The Trans Space Octopus Congregation by Bogi Takács

The cover of The Trans Space Octopus Congregation, with an octopus on top of a space-y background and a glowing pastel blue font with a few stars as embellishment.

UPDATE as of 10/07/2019! You can purchase a copy here!

I got my first advanced reader copy, and it’s by one of my favorite people: Bogi Takács! If you’ve read some of my other blog posts, you can probably tell I’m a big fan of Takács, so there was no way I wasn’t signing up to read The Trans Space Octopus Congregation early. I’m not going to talk about all the stories in this collection (then you wouldn’t get a chance to discover it for yourself), but I will say that I could envision almost every one of them continuing on as a full-length novel–that’s how good the world-building and writing is in each of them. My personal favorite was “The Oracle of DARPA,” but I have something different that I want to talk about for The Trans Space Octopus Congregation. Namely, that the hostility of rigid geometry in Takács’ short stories makes for a great contrast to the fluidity of gender and sexuality.

The most direct use of hostile geometry is in “A Subordinate Set of Principles,” wherein a handful of space-farers investigate a world that summons a series of indescribably geometric tech-entities. On the very first page, we’re introduced to Istirh-Dunan, who is improving the bio-mimetic outer shell of their ship. Takács describes the task, writing, “Ever smaller tentacles curl upon themselves between the layers, the flowering fractal pattern straining against interior and exterior surfaces.” (39) The protagonist’s role is to work with the very antithesis of limited geometric structures–fluid, winding patterns reaching into the infinite. When the investigation team–Istirh-Dunan included–goes to the planet, the humans there summon a “bright yellow ▲” and a “turquoise ■”. The story actually uses those symbols as their names, which is a kind of flair that I am absolutely in love with. Istirh-Dunan says of these entities’ influence, “I can feel an unfamiliar geometry reassert itself—a geometry not built on recursion and self-similarity or on curves and time-courses, but one built on straight lines.” (47) The analogy between this scifi element and gender/sexuality clarifies: strict systems are not compatible with–and can even forcefully assimilate–the true fluidity of gender and sexuality.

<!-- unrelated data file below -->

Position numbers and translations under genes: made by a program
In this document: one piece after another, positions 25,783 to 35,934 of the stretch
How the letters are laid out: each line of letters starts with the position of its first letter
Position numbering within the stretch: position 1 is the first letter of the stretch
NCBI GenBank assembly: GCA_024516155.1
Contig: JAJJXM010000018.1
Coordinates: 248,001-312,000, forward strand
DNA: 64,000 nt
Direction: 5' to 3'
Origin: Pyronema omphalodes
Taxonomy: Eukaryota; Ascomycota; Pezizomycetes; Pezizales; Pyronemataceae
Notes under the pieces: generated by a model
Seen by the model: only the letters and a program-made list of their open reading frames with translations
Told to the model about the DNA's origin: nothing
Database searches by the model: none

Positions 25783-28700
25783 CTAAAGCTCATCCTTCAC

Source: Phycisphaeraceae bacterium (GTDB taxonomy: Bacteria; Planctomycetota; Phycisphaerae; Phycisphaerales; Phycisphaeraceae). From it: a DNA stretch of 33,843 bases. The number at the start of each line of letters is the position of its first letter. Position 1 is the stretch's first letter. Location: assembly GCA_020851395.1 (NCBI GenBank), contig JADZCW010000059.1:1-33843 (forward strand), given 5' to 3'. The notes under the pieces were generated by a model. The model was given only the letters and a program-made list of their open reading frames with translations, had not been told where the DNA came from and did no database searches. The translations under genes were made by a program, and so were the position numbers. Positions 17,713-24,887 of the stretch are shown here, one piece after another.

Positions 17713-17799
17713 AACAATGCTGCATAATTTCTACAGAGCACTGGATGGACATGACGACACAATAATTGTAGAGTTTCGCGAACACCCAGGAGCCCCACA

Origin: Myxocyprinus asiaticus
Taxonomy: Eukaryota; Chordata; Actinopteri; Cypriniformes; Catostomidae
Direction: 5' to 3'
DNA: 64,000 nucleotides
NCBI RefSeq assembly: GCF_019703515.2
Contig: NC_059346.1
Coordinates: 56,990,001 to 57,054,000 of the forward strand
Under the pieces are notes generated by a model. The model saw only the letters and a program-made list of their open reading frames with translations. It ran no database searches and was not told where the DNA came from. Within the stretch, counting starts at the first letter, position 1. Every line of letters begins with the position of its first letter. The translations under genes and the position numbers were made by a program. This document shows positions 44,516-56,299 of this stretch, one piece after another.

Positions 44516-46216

Takács also presents this in “All Talk of Common Sense” when Aniyé–former tool-like war mage–depicts what life was like being exploited and abused as a conscript. They say that “Aniyé was used to bare walls painted white, the cold geometry restricting without holding, enforcing without understanding.” (284) In this case, Aniyé was not physically attacked by geometry as Istirh-Dunan was, but she was instead constrained and held against her will with no desire to try to work with her. Binary systems of gender that enforce gender roles, likewise, constrain trans people. The theme continues, and geometry remains sinister.

Speaking more generally of The Trans Space Octopus Congregation, many of the characters (often painfully) lose or replace their physical form. In these cases–such as with “Changing Body Templates,” “Three Partitions,” and “Spirit Forms of the Sea”–the rigid structure being broken is that of the human body. This is a very relatable literary concept to me as a trans person because of the conflicts between my gender expression and gender roles, between my gender identity and the binary gender enforced by society, and between my perception of my body and my own physicality. Good transgender representation in fiction doesn’t have to be overtly focused on the transness of the characters; Takács shows how parallels can have just as much impact (if not more) as a direct approach.

Overall, I think Takács is doing some amazing things, specifically with gender, but also with empire, war, religion, technology, and much more. I heavily encourage my trans and cis followers to read this, because it’s a great way to ruminate over gender and the way it relates to the world. For trans readers, specifically (particularly nonbinary folks) The Trans Space Octopus Congregation has a whole slew of worlds and plots that make for great representation. For cis readers, the collection is a great exploration into worlds of gender that may be unfamiliar to you.

The Trans Space Octopus Congregation by Bogi Takács

Publisher: Lethe Press (2019)

Paperback: $17.50

Number of Pages: 323 pages

Coming out in Autumn of 2019!

Content Warnings: Violence, warfare, gore, body horror, pain, slavery, abuse, manipulation, experimentation on humans, drug usage, among many others. Takács does a good job of thoroughly listing content warnings for each story in the back of the book, so be sure to look at that before reading.

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